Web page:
Saturday, July 02, 2016

Reader's Diary #1332- Wayson Choy: The Jade Peony

While reading Wayson Choy's The Jade Peony I found myself unable to shake a comparison to Marina Endicott's The Little Shadows. If you've read both, you may find this an odd comparison. Besides both being Canadian historical fiction, they have little else in common. The Little Shadows involves a white family traveling around the vaudeville circuit of the Western and Central U.S. and the prairie provinces in the years leading up to and including the first World War, while the former involves a Chinese-Canadian family of Vancouver in the 1930s leading up to and including the second World War.

However, it's the fact that both have slow, ill-defined plots that made me start comparing the two. And, problematically, I enjoyed Choy's book far more than Endicott's. I felt like a hypocrite and couldn't put my finger on why. The only thing I can figure is that Choy's was shorter and therefore gave me less time to grow bored and Choy's approach to showcasing characters was better suited to my tastes.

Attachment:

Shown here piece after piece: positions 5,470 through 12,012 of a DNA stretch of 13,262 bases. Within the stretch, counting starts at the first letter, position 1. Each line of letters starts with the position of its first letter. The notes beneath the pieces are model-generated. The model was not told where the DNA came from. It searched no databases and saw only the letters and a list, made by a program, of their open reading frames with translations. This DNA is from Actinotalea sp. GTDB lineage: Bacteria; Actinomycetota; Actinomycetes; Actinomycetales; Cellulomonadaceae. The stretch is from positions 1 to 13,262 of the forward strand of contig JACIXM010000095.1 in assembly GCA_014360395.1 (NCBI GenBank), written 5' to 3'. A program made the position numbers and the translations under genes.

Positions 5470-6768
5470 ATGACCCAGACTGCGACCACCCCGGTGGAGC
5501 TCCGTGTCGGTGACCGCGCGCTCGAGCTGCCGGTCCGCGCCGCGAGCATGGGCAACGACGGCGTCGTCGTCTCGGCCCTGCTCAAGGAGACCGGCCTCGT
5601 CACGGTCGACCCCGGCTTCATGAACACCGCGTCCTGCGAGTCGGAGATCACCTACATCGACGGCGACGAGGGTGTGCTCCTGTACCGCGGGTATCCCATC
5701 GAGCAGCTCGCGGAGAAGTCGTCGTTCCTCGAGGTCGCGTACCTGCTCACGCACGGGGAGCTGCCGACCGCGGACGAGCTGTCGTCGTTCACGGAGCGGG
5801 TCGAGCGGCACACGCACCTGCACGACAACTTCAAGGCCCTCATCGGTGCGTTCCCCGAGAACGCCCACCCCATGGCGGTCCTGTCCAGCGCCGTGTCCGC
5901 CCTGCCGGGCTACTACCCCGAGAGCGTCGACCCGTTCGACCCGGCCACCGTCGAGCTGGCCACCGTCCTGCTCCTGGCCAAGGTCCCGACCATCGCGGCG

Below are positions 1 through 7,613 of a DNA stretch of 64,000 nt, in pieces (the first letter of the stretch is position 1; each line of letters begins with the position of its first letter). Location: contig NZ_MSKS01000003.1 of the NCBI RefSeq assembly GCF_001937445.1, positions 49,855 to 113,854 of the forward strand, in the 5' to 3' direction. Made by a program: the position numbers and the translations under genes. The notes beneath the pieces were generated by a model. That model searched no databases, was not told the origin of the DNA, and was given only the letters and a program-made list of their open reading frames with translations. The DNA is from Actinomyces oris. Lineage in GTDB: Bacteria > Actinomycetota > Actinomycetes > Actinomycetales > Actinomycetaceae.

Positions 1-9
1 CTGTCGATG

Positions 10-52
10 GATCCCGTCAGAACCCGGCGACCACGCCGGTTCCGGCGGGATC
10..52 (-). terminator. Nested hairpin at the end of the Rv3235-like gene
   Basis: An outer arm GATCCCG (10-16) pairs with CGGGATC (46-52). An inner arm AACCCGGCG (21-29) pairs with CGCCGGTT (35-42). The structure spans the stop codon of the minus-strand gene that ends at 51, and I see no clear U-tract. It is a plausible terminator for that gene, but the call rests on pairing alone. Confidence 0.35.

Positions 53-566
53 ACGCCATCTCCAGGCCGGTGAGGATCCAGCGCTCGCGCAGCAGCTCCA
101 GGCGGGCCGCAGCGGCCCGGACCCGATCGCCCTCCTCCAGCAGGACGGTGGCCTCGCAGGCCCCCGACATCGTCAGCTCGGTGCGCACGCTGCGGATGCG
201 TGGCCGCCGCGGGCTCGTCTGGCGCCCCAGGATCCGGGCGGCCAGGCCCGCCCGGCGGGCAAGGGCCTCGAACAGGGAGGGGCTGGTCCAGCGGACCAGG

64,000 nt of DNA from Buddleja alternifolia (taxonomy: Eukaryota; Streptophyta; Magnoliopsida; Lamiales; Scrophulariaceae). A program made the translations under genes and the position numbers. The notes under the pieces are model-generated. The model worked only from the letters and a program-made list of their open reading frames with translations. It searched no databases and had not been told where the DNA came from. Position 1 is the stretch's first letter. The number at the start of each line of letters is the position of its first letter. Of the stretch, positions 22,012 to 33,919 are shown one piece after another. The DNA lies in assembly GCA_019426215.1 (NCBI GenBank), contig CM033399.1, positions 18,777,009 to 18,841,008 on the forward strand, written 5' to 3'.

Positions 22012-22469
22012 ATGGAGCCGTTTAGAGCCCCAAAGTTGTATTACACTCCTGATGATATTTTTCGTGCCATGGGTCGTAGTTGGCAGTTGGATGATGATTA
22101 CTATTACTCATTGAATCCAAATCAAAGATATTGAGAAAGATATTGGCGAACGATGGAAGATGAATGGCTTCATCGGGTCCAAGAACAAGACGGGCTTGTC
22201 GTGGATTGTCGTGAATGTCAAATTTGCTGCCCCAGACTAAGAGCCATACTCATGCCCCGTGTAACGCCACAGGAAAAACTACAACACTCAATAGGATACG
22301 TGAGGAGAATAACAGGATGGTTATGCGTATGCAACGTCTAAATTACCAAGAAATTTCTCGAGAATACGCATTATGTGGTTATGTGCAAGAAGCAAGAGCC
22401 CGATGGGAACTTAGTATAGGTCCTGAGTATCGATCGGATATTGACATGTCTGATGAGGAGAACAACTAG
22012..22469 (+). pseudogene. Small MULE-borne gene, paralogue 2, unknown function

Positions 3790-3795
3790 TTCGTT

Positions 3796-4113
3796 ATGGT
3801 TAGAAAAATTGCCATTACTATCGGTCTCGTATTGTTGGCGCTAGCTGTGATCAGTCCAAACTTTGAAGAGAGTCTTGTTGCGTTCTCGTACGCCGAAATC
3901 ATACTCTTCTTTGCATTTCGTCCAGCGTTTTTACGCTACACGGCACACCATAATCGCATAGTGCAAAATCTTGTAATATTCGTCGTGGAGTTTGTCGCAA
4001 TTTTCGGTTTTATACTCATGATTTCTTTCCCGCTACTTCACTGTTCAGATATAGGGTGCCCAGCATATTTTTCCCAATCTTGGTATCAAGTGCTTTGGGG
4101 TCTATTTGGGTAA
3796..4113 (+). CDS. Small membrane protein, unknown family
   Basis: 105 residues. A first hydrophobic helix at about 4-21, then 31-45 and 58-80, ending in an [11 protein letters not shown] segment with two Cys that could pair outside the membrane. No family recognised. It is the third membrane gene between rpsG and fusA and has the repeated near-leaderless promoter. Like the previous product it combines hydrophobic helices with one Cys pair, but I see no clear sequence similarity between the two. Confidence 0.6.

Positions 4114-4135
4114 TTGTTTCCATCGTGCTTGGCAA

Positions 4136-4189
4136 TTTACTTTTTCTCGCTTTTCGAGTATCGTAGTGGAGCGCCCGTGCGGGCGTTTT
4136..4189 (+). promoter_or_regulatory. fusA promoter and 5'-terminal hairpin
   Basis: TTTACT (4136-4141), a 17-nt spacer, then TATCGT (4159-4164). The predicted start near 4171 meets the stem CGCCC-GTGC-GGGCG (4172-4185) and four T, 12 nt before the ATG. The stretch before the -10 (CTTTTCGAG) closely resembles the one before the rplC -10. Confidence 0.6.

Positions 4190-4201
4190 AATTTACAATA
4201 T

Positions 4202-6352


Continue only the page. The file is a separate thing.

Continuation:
In The Little Shadows, Endicott alternated focus on the sisters throughout the entire book. I found myself confusing them and not really getting a sense of their different identities. Choy, on the other hand, has broken up The Jade Peony into three sections, each focusing on three siblings and I felt this gave them three distinct personalities.

I also found it compelling, yet very accurate in retrospect, the way the siblings grew up in the same household yet had very different experiences and interpretations. There was Liang, for instance, the only daughter who had to deal with the stress of a grandmother who made her feel lesser than her brothers simply for being female, which contrasts intriguingly with Sekky, the youngest son who idolizes his grandmother.

Of course, with a time and place and culture very different from my own, I was also fascinated with that aspect of The Jade Peony. Nonetheless, or perhaps owing to some of my fascination, I was able to find some similarities with my own upbringing. I too, for example, grew up close to my grandmother (who lived next door), but she was also a product of her time and culture and placed an unfair importance on males. There's a popular story we tell about her breaking down into tears when one of her sons had a daughter instead of a son.

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